ByTebany Yune

There are approximately 15,000 animal species living in sanctuaries and zoos, many of them endangered or at risk of extinction in the wild. Wildlife photographer Joel Sartore has made it his mission to record all of them before it's too late. Through the National Geographic Photo Ark, an ambitious project that has sent Sartore to over 50 countries and hundreds of zoos, aquariums, and animal rescue centers all over the globe, he's a modern-day Noah building a digital ark to preserve the existence of these creatures.

The project began nearly 15 years ago, and on Friday Sartore added a güiña — an incredibly adorable, small, wildcat — marking the 10,000th species aboard the ark. To capture this rare feline, Sartore had to travel to a wildlife reserve in Chile called Fauna Andina, where it's protected from the usual threats like human development and activity, death by poultry farmers, and diseases passed along by domestic cats.

In one video, the güiña curiously looks around as it makes an almost bird-like sound. According to National Geographic, scientists and conservationists believe this video is the first time an audio recording of the güiña has been published.

Despite the animals being in captivity, taking and cataloging all of their photos is no small task.

"I work directly with zoos and wildlife sanctuaries to prep for the photo shoot beforehand," Sartore explains to Mic. "Sometimes this process can take months."

This is to keep all animals safe and comfortable as he records them. He consults with the caretakers and specialists at each facility, who help him with each photo session.

"These experts advise me on which animals would be most comfortable being handled and photographed and instruct me on when the photo shoots should end," he says. "They typically only last a few minutes."

The proboscis monkey is the 6,000th species in the National Geographic Photo Ark./© Photo by Joel Sartore/National Geographic Photo Ark

Surprisingly, the black and white backgrounds in each portrait aren't inserted by using photo editing software, either.

"All animals photographed for the Photo Ark are put on black and white backgrounds, using paint, plastic, cloth or paper, to keep the photo shoots are short as possible," Sartore reveals. "Often for larger animals, the animals have been habituated to the black and white backgrounds over a period of time in their enclosures well before the shoot day."

Sartore plans his sessions with equality in mind — every creature, whether mammal or insect, receives the same respect in his photographs.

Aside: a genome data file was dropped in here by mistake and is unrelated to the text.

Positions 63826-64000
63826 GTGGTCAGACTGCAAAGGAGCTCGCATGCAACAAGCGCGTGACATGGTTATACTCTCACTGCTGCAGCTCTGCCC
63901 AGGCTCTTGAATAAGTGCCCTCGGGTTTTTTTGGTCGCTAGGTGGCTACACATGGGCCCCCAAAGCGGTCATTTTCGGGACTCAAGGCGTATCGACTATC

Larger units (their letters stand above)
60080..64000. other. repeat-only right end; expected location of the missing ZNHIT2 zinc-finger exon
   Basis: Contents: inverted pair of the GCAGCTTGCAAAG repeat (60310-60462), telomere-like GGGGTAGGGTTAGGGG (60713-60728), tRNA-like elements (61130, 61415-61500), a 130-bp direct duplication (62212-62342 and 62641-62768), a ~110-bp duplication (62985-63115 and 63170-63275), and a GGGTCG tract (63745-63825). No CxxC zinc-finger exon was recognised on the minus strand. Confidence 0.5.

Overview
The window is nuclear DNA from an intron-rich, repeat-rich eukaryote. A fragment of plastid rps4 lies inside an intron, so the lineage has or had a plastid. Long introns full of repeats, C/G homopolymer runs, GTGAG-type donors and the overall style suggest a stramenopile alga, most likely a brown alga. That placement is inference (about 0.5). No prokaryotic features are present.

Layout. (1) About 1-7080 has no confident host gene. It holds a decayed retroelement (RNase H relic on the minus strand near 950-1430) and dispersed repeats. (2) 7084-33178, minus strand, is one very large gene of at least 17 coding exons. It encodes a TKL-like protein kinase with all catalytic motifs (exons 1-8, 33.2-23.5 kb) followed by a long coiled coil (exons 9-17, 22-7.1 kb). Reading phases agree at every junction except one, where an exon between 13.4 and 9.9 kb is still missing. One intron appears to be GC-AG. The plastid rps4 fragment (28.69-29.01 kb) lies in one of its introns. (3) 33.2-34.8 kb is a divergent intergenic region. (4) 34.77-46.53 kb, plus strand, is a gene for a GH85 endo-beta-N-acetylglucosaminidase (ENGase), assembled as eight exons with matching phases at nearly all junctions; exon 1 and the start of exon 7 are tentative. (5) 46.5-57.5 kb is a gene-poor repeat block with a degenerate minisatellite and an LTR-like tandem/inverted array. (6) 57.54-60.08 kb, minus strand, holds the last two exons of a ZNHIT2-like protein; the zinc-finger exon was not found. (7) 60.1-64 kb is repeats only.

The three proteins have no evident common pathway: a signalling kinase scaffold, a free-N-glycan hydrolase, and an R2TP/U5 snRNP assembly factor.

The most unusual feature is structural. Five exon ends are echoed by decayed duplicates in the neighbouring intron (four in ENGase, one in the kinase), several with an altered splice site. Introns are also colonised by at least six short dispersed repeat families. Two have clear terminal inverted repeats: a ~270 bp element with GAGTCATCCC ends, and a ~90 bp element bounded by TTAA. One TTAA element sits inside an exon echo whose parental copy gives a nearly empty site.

"I use studio lighting and black and white backgrounds to level the playing field for all species featured in the National Geographic Photo Ark," he says. "Since no size comparison is possible, a mouse is every bit as large (and important) as an elephant."

Without backgrounds, the animal becomes the absolute focus of all his images. "The solid backgrounds also eliminate distractions, allowing viewers to look deeply into the eyes of these animals and see their true beauty and worthiness, and connect most directly with them."

This eye-to-eye connection is vital to Sartore and the Photo Ark. According to National Geographic, more than 26,000 species around the world are near extinction. That's a lot of species that some people haven't even heard of, let alone seen, which is what Sartore is trying to change.

"Through the Photo Ark we've been able to raise the profile of species that otherwise wouldn't get the attention they deserve," Sartore said in a press release. But images like these, he believes, "engage [people's] feelings of compassion and a desire to help."

The Photo Ark also plays a part as a valuable resource for educators and conservation outreach projects.

A California condor, the 1,000th species in the National Geographic Photo Ark/© Photo by Joel Sartore/National Geographic Photo Ark

With the addition of the güiña, Sartore is two-thirds of the way finished with the Photo Ark.

"I am excited about reaching this milestone," he tells Mic, "but we still have a lot of work ahead of us. [...] We'll now have to travel farther and wider to get the remaining species."

All the effort is worth it, he says, if these images can light a fire in people to learn how they can help save the world's biodiversity.

"I want my photos and video to inspire action," says Sartore. "I hope this connection will inspire people to take action and protect these animals before it’s too late."

The 10,000th species in the National Geographic Photo Ark, the güiña./© Photo by Joel Sartore/National Geographic Photo Ark

Correction: An earlier headline on this article stated the number of animals to be photographed for the Ark as 30,000. It is an estimated 15,000.